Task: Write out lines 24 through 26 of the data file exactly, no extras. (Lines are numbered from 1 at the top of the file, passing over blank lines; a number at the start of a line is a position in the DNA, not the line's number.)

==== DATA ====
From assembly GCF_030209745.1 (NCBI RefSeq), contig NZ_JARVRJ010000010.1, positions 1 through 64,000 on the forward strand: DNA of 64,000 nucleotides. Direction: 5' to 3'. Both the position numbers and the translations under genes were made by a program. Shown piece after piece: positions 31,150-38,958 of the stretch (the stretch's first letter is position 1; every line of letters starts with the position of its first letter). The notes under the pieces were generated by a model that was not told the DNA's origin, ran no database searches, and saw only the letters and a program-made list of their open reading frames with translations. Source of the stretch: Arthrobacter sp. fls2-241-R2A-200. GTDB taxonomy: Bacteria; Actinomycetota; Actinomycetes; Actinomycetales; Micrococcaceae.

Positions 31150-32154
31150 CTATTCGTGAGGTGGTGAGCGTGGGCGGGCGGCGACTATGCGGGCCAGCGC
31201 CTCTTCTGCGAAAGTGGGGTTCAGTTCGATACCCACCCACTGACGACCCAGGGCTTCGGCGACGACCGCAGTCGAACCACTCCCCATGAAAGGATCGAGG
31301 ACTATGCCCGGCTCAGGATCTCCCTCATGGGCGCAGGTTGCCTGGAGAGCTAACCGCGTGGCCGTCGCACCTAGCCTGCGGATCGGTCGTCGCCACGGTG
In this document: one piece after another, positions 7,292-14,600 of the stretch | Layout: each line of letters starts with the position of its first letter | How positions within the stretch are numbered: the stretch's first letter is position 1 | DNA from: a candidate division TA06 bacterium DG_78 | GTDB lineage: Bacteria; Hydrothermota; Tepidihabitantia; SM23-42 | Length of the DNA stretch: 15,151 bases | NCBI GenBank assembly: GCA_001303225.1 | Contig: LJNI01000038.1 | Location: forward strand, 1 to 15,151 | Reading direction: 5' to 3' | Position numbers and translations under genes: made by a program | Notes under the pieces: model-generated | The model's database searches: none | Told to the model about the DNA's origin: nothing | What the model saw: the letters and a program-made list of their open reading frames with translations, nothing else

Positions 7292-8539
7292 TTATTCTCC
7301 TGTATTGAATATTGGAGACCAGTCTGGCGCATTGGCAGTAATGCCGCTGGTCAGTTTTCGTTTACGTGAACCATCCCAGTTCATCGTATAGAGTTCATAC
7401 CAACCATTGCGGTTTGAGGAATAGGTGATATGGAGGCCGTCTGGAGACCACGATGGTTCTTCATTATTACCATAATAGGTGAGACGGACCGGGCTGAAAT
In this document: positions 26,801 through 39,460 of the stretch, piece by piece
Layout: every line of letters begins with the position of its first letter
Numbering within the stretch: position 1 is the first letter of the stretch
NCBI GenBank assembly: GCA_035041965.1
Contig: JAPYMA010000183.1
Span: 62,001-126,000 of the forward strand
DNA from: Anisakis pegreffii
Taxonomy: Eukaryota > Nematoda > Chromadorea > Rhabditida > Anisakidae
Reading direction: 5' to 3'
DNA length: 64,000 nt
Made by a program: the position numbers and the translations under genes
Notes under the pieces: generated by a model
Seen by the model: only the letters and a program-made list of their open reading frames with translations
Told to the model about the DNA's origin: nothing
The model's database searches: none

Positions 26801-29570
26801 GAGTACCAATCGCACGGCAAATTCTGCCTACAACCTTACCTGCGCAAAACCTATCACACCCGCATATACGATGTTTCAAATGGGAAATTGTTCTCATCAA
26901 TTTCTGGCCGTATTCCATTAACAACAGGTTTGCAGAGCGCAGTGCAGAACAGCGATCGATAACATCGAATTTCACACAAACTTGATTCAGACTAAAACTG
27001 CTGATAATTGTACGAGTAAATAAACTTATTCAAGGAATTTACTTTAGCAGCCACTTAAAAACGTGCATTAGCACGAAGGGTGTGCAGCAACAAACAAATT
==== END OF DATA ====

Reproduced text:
Told to the model about the DNA's origin: nothing
The model's database searches: none

Positions 26801-29570